We know you’re tired of hearing about it – that irritating and frustrating phenomenon when prospective college students lose their motivation to attend college and “melt” away during the summer after their senior year. The U.S. Department of Education has recently reported that one-third of college-bound students don’t make it to campus in the fall. Why is that?
Throughout the summer, too many students overlook emails or letters in the mail from universities requiring action on the student’s part – whether it be to complete their application, fill out financial aid information, submit health forms, finish class registration or sign up for orientation. Many students neglect to take action – whether intentionally or by sheer accident – and in doing so, they derail plans to attend the university. This enrollment drop-off is informally referred to as “summer melt,” and it results in the university removing a student from their records.
Summer melt is an issue that is common across the country, especially among low income students who have been accepted to college, plan to enroll and – for one reason or another – never make it to campus in the fall.
But don’t “sweat” it. There’s something that you can do about it. Here are five ways you can help prevent summer melt and provide support to the low-income students that are affected the most.
#1 – Stay in touch.
Just because a student is accepted and confirms the offer it doesn’t mean the recruitment process should end. Use social media like Facebook Live or Snapchat campaigns to congratulate students, help them through the enrollment process, and allow them to ask any questions. You could also email them about things going on around campus, clubs they might be interested in, or resources available on campus. Also, videos are a great tool to personally welcome students to campus. Effective videos provide students with tips on what to bring when they arrive, show them around campus and much more. The Dept. of Education also recommends directly communicating with students through text messaging. Weekly reminders to check their email or send in appropriate health records or financial aid documents can give those students that push to get things done and out of the way. There are available texting programs that make it easy and less time-consuming for counselors to implement this type of communications.
#2 – Simplify the process.
Have you ever looked at the process from the student’s eyes? Assess your enrollment and onboarding process and get a good perspective of what a student has to go through to finalize their enrollment. If you feel overwhelmed or confused, I guarantee your students are too.
#3 – Create a community of support.
This generation of incoming students value peer opinion over most other influencers. Creating an organic support system for incoming students will help remove barriers by allowing incoming students the opportunity to talk to each other and ask questions to others going through the same process. This will help decrease the stress of the entire process—especially for first-generation students.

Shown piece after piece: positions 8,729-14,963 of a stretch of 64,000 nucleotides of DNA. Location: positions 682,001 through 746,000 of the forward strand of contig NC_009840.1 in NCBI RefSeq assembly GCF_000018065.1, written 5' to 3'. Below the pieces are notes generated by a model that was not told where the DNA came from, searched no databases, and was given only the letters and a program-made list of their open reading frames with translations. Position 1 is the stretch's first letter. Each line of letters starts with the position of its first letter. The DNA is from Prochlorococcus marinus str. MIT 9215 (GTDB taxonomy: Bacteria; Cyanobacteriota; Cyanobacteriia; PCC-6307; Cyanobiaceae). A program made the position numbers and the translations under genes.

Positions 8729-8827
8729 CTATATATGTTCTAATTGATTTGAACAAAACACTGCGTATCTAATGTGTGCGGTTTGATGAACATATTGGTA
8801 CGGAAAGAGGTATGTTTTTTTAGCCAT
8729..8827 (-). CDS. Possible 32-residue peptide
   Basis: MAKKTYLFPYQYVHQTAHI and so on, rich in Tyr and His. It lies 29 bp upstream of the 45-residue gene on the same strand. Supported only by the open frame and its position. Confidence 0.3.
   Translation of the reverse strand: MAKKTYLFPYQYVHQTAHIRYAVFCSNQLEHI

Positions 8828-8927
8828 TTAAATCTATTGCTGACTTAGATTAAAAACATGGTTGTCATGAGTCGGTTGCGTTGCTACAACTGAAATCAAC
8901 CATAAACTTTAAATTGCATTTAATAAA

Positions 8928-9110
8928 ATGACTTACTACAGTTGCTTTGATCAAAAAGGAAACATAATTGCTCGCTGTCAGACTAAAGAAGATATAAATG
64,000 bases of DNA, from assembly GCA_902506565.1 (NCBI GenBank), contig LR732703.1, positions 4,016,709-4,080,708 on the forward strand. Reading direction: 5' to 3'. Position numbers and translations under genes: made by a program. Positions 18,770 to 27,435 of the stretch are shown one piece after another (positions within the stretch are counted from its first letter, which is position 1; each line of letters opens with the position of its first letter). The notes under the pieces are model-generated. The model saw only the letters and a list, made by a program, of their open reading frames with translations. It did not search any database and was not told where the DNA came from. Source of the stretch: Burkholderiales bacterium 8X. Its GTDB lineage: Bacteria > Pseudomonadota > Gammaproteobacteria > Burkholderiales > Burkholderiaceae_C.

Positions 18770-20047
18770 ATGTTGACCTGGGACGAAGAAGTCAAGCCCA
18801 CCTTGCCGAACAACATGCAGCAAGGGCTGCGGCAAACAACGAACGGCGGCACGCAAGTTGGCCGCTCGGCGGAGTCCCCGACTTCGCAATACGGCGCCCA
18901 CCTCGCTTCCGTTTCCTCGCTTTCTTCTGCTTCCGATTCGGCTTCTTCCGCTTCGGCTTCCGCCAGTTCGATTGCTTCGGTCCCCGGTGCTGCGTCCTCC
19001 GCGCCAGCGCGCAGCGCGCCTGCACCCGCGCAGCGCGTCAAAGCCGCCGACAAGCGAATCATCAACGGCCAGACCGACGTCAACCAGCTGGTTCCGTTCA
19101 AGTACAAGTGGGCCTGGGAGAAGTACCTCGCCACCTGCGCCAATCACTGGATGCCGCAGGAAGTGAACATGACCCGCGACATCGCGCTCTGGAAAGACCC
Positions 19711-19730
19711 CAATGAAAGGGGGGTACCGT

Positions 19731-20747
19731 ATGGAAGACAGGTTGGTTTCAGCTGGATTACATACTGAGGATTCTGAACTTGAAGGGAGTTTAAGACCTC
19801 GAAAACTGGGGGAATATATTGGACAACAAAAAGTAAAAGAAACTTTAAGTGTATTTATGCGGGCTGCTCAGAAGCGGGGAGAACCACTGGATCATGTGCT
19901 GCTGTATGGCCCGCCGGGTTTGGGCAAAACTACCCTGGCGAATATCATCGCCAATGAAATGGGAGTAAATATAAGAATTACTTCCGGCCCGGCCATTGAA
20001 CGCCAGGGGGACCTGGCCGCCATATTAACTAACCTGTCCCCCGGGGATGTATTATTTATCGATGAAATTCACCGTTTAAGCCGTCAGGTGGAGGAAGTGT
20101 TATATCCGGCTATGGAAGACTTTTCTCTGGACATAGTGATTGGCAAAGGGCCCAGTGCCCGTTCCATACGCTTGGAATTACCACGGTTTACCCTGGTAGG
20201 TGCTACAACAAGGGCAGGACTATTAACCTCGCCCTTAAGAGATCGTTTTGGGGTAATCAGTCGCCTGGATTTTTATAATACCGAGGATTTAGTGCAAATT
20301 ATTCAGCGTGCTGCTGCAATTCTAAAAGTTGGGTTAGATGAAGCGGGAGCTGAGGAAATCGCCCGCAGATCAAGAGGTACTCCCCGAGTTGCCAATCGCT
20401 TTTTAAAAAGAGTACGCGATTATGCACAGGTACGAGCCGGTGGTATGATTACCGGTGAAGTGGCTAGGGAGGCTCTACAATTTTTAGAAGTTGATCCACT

At home, parents have been advised to meet with the graduating student for 20 minutes each week to discuss plans for college. The education department believes these meetings should continue in the summertime, and should focus on reviewing mail or forms the college has sent to the student.
#4 – Partner with government-funded programs.
Several programs across the country, like Gear Up Iowa, are working to increase the number of minority and low-income students that enter and succeed in their higher education journey. These programs are like “supporting families” that help plan, prepare and pay for postsecondary education.
#5 – Early college awareness groups.
These awareness programs can be really helpful in helping high-school graduates with their enrollment. Many high school seniors rely on counselors to help them prepare. But one in five high schools in the country have no counselors. And the ones that do say they spend just 22 minutes with a student over their 4 years of high school. Some lower-income or first-generation students can have major issues navigating the enrollment process, and not having a counselor will cause the process to become overwhelming. Check out what Harvard is doing to develop a program that promotes Early College Awareness.
At Geile/Leon we understand Summer Melt and what it means to both the admissions and enrollment departments. A university client recently came to us wanting to help solve their summer melt problems. They needed support to help reach those accepted prospects and encourage them to complete the enrollment process. G/L developed a direct digital/social campaign to support the “final push” and create a sense of urgency in all materials.
Through Geile/Leon’s five-step marketing approach, 25% of those targeted students completed their enrollment process. Assuming each of those students attend the university for four years, this will equate to over $5 million dollars in tuition. If you’re experiencing summer melt frustrations, give us a call. We can help.
Comevo Blog – “How to Prevent Summer Melt, June 2017
Encoura Student Survey – “Enrolling Gen Z: What the Prospective Student Survey™ Tells Us About Pivoting to Serve the Next Generation”